10. 10.
    Jahrsdoerfer RA (2003) Surgery for congenital aural atresia. In: Glasscock ME, Gulya AJ (eds) Glasscock-Shambaugh surgery of the ear, 5th edn. BC Decker, Hamilton, pp 389–399Google Scholar
  11. 11.
    Jahrsdoerfer RA, Yeakley JW, Aguilar EA, Cole RR, Gray LC (1992) Grading system for the selection of patients with congenital aural atresia. Am J Otol 13:6–12PubMedGoogle Scholar
  12. 12.
    Lambert PR (1988) Major congenital ear malformations: surgical management and results. Ann Otol Rhinol Laryngol 97:641–649PubMedGoogle Scholar
  13. 13.
    Lambert PR (1998) Congenital aural atresia: stability of surgical results. Laryngoscope 108:1801–1805PubMedCrossRefGoogle Scholar
  14. 14.
    Marres EH, Cremers CW (1985) Surgical treatment of congenital aural atresia. Am J Otol 6:247–249PubMedGoogle Scholar
  15. 15.
    Minatogawa T, Nishimura Y, Inamori T, Kumoi T (1989) Results of tympanoplasty for congenital aural atresia and stenosis with special reference to fascia and homograft material of the tympanic membrane. Laryngoscope 99:632–638PubMedCrossRefGoogle Scholar
  16. 16.
    Nishizaki K, Masuda YU, Karita K (1999) Surgical management and its postoperative complications in congenital aural atresia. Acta Otolaryngol 540(Suppl):42–44Google Scholar
  17. 17.
    Petrie A, Bulman JS, Osborn JF (2002) Further statistics in dentistry: Part 6: multiple linear regression. Br Dent J 193:675–682PubMedCrossRefGoogle Scholar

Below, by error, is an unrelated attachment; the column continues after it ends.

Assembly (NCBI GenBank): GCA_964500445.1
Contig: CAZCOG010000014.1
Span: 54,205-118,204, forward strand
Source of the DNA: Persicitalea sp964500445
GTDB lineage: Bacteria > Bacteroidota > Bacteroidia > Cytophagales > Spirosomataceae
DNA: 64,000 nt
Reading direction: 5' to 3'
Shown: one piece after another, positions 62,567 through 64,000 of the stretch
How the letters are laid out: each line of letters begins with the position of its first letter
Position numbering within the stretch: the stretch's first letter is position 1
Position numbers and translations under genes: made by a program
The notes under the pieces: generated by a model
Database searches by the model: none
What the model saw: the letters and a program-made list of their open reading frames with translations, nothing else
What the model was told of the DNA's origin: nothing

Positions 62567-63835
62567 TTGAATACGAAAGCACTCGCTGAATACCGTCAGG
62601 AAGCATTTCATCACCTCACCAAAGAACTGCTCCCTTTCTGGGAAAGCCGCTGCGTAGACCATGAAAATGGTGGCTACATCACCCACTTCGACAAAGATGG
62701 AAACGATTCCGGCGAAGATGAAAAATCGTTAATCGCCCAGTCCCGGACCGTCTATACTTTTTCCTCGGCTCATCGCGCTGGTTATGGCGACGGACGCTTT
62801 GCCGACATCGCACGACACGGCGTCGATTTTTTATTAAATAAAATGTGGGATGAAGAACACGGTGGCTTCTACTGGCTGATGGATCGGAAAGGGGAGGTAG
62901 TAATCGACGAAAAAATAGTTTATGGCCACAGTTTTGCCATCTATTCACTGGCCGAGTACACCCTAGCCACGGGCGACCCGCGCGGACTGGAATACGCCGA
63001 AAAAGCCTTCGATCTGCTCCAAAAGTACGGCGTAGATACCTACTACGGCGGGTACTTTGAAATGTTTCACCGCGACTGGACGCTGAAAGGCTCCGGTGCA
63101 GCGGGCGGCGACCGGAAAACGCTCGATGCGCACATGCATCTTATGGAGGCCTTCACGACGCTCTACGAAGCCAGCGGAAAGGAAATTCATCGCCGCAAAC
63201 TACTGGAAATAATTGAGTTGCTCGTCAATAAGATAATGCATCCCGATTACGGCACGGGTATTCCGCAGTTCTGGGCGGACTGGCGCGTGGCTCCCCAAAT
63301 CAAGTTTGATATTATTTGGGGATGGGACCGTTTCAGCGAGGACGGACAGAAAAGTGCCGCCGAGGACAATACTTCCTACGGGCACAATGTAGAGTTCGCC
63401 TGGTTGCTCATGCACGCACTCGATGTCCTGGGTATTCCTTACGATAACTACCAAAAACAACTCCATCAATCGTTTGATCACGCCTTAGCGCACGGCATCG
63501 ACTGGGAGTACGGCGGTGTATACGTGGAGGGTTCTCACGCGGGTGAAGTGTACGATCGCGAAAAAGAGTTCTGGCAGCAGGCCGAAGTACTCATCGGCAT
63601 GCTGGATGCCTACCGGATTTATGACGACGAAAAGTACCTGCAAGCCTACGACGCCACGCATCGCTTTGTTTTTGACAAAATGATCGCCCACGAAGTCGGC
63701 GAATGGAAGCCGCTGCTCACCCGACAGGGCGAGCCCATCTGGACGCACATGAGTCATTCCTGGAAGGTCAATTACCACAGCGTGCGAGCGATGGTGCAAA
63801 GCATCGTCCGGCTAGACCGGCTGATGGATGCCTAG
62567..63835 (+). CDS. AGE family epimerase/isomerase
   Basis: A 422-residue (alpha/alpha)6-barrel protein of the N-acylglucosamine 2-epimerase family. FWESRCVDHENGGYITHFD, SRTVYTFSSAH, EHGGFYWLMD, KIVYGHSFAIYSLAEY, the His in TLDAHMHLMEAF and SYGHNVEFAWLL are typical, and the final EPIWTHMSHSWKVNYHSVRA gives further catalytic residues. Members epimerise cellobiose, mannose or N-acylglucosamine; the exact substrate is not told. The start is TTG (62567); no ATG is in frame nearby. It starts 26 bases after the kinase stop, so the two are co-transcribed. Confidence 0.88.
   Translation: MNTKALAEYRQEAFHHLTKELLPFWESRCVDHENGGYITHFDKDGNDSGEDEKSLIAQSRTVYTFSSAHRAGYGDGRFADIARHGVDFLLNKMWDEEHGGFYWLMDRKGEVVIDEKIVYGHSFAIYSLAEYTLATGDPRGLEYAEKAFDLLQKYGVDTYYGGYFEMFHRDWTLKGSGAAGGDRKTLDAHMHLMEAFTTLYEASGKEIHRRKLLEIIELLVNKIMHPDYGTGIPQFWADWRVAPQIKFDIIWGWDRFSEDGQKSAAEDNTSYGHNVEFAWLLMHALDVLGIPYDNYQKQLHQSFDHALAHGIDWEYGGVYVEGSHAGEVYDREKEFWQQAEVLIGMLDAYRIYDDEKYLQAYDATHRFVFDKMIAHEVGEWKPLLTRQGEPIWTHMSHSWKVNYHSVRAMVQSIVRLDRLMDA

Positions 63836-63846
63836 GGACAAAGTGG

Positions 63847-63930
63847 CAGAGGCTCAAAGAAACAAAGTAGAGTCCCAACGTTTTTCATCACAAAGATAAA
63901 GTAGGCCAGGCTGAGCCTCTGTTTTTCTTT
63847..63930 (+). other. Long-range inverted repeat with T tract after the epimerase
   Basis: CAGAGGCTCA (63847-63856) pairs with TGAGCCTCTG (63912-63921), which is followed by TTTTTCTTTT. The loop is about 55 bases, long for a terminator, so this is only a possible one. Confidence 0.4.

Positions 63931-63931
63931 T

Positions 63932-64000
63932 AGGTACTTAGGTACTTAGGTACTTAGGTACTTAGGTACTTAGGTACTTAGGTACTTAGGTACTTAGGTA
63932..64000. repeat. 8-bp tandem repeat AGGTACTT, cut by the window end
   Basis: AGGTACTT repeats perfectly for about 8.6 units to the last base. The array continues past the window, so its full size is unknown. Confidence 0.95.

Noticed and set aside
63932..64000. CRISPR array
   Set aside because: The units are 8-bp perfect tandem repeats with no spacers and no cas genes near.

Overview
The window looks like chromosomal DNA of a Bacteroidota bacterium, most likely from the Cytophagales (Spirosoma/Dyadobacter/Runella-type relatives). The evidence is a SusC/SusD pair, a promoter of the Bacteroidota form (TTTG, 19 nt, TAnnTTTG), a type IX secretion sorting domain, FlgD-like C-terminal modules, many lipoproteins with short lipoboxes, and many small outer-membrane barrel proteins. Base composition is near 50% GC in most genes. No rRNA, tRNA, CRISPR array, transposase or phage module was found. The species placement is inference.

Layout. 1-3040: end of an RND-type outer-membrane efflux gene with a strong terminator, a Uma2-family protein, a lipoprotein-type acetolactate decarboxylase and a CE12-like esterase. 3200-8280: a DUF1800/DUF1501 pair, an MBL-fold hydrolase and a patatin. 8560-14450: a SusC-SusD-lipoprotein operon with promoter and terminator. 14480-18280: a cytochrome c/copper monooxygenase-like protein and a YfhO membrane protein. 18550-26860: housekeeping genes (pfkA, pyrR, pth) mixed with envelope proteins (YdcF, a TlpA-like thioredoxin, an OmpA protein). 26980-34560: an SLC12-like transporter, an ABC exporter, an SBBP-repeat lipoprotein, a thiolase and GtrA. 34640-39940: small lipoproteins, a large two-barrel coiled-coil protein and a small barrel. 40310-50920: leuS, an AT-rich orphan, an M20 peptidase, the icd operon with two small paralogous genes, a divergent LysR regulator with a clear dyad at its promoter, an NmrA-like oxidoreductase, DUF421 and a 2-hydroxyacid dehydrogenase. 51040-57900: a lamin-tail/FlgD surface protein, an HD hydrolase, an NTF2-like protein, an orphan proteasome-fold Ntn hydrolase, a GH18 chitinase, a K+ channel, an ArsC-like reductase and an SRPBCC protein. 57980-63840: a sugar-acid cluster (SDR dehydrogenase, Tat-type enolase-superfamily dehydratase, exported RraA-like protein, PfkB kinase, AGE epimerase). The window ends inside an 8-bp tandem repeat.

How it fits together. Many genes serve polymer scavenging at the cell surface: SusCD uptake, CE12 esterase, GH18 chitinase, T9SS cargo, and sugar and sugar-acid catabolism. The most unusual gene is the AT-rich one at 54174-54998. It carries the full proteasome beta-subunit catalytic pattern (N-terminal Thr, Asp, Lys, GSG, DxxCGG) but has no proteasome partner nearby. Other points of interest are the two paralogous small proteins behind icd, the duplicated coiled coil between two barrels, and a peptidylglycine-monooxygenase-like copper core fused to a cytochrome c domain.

18. 18.
    Powell RH, Burrell SP, Cooper HR, Proops DW (1996) The Birmingham bone anchored hearing aid programme: paediatric experience and results. J Laryngol Otol 21(Suppl):21–29Google Scholar
  19. 19.
    Schuknecht HF (1989) Congenital aural atresia. Laryngoscope 99:908–917PubMedCrossRefGoogle Scholar
  20. 20.
    Shih L, Crabtree JA (1993) Long-term surgical results for congenital aural atresia. Laryngoscope 103:1097–1102PubMedCrossRefGoogle Scholar
  21. 21.
    Smillie KW (1966) An introduction to regression and correlation. Academic, LondonGoogle Scholar
  22. 22.
    Teufert KB, De La Cruz A (2004) Advances in congenital aural atresia surgery: effects on outcome. Otolaryngol Head Neck Surg 131:263–270PubMedCrossRefGoogle Scholar
  23. 23.
    Thacker SB (1988) Meta-analysis. A quantitative approach to research integration. JAMA 259:1685–1689PubMedCrossRefGoogle Scholar
  24. 24.
    Veltmann JA, Jonkers Y, Nuijten I, Janssen I, van der Vliet W, Huys E, Vermeesch J, Van Buggenhout G, Fryns JP, Admiraal R, Terhal P, Lacombe D, van Kessel AG, Smeets D, Schoenmakers EFPM, van Ravenswaaij-Arts CM (2003) Definition of a critical region on chromosome 18 for congenital aural atresia by array CGH. Am J Hum Genet 72:1578–1584CrossRefGoogle Scholar

Copyright information

© Springer-Verlag 2008

Authors and Affiliations

  • Mohammad Abdel-Azim El-Begermy
    • 1
  • Ossama Ibrahim Mansour
    • 1
  • Aly Mohammad Nagy El-Makhzangy
    • 1
  • Tamer Saleh El-Gindy
    • 2
  1. 1.Department of Otorhinolaryngology, Faculty of MedicineAin Shams UniversityCairoEgypt
  2. 2.Department of OtorhinolaryngologyShirbeen General Hospital (MOH)MansouraEgypt

Personalised recommendations